Unique type of heart attack striking young women, UAlberta researchers show
“Tear-induced” heart attack becoming more common. Know the signs.
By LESLEY YOUNG
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An unusual heart condition that is sometimes fatal has been identified in seemingly healthy younger women, new research reveals.
Kevin Bainey, a University of Alberta interventional cardiologist, is co-author of a study that looked at this specific type of heart attack with colleagues from Aston University in Birmingham, U.K.
“It’s an unusual type of heart attack because it occurs more commonly in younger females with no risk factors for heart disease. Roughly 70 per cent are women,” said Bainey.
Know the signs of SCAD
SCAD symptoms are similar to symptoms of a normal heart attack:
The condition, spontaneous coronary artery dissection (SCAD), occurs when one or more inner layers of a coronary artery tear away from the outer layer. Blood is able to flow into the space between the layers and a blood clot forms, reducing the flow of blood through the artery, leading, in some cases, to a potentially fatal heart attack.
Currently, the researchers estimate SCAD accounts for approximately 1,000 heart attacks in the U.K. (350 in Canada) each year, based on a unique supply of big data (33,000 patients over 14 years) and the ACALM data algorithm provided by study co-author Rahul Potluri, an interventional cardiology fellow at the U of A and research cardiologist at Aston University.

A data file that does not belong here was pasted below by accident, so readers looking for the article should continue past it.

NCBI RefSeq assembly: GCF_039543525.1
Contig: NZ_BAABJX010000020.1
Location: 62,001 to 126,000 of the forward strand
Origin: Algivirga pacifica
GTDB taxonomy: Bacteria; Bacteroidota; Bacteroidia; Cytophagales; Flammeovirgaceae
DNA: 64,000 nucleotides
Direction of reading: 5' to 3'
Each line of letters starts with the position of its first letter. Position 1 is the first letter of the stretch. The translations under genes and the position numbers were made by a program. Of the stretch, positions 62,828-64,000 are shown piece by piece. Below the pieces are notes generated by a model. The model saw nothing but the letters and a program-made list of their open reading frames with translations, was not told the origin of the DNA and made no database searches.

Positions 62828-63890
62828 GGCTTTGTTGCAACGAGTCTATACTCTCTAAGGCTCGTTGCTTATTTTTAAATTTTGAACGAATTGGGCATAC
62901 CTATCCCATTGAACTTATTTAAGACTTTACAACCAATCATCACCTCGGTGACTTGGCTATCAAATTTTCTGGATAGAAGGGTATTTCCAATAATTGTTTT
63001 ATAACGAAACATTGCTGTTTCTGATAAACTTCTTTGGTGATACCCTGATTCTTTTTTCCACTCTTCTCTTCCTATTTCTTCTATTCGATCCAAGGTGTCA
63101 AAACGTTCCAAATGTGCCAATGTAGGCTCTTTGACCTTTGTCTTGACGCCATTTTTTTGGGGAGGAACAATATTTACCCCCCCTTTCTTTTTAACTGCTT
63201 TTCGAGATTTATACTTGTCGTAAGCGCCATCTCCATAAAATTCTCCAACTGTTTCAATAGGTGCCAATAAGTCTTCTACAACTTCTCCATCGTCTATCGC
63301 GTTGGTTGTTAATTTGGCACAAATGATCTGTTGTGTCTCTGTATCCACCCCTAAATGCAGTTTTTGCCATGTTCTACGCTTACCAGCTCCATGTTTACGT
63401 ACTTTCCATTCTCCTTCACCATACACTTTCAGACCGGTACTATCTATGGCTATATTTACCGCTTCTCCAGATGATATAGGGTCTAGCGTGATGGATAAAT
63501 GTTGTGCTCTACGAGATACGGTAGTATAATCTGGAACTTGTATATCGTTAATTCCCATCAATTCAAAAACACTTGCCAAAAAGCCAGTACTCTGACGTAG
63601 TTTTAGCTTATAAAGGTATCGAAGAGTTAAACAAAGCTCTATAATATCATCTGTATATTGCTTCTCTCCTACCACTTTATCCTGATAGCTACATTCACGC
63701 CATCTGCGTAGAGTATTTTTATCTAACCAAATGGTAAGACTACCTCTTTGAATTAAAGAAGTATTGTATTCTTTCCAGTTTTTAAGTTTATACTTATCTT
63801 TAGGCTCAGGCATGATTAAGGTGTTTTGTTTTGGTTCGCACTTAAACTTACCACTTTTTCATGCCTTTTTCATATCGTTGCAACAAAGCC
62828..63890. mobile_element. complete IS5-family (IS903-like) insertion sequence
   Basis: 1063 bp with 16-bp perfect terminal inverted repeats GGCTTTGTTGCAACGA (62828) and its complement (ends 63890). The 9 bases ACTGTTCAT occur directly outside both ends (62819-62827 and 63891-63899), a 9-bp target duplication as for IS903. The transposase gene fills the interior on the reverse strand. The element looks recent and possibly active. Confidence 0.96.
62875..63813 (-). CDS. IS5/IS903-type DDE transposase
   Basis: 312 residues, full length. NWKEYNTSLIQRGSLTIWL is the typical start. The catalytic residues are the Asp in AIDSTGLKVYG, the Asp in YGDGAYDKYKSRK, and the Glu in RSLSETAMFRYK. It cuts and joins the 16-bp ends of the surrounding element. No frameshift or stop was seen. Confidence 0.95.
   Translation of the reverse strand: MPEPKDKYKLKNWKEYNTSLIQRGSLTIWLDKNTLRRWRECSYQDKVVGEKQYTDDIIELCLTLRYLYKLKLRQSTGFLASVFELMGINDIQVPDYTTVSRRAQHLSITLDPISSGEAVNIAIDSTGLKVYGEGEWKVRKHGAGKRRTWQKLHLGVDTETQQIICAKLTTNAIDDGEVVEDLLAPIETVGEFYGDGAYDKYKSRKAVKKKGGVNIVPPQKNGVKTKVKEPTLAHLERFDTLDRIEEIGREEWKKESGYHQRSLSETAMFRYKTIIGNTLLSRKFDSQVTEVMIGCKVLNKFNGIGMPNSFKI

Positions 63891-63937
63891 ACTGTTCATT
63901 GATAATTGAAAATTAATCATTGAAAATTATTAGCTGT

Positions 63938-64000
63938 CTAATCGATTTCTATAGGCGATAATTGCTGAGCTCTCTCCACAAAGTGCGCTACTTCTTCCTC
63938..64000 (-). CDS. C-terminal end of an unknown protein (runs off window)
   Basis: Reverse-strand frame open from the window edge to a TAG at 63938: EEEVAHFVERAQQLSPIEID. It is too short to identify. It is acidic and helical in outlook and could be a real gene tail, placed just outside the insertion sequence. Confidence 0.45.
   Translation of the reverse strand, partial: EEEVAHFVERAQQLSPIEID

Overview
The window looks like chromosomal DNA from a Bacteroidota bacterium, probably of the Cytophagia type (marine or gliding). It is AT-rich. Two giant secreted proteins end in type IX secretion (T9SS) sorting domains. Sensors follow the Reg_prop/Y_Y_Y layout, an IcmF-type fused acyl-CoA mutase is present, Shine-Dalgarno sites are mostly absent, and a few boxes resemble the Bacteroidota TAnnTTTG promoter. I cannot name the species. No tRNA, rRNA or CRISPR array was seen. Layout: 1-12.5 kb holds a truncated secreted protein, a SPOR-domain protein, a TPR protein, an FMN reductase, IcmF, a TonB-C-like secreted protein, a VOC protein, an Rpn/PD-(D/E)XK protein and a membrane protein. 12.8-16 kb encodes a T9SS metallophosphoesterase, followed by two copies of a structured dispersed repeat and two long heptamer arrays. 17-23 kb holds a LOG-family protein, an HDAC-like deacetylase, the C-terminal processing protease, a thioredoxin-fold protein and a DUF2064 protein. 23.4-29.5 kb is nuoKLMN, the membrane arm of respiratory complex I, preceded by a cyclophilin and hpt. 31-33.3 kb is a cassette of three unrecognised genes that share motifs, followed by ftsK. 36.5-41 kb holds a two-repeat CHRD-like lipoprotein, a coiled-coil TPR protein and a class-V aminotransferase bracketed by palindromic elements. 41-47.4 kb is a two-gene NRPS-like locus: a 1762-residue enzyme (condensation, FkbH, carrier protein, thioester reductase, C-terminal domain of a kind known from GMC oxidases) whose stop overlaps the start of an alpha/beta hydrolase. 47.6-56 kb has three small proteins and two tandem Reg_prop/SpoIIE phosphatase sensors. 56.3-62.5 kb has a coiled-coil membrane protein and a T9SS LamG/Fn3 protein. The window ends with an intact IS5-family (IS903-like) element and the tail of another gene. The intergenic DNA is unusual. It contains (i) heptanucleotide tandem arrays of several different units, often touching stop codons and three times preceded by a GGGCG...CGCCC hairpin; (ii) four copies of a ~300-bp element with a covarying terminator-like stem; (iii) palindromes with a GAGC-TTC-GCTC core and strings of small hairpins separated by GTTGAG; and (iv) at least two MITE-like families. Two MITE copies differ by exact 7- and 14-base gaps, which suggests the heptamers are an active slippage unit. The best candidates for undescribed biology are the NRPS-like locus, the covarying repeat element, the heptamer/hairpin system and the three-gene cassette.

However, the researchers expect that number to increase with growing awareness among clinicians and better diagnostic tools.
“Our study has shed light on the characteristics of SCAD,” explained Bainey. “We now know SCAD patients tend to be younger than other heart attack victims, with an average age of 52, though it can happen in men and women who are much younger.”
On the other hand, he added, SCAD patients display lower rates of known risk factors such as diabetes, high cholesterol levels or high blood pressure, making them harder to identify.
Since studies have linked SCAD attacks to severe emotional stress caused by events such as sudden death in the family, extreme physical exercise and labour during pregnancy, it’s a good idea for all young people to watch for symptoms, especially at times of heightened emotional or physical stress, said Potluri.
“Emotional and hormonal factors play a big part in SCAD attacks, although the exact cause will vary from person to person.”
“A unique feature of our study found SCAD victims are less likely to need surgery (or angioplasty) and are less likely to die from the condition long-term compared to other heart attack sufferers,” added Bainey.
The next phase of research will entail establishing better diagnostic tools for clinicians. In the meantime, researchers suggest avoiding extreme emotional and exercise stress when possible.
The results were recently presented at the 2017 American College of Cardiology Meeting in Washington, D.C.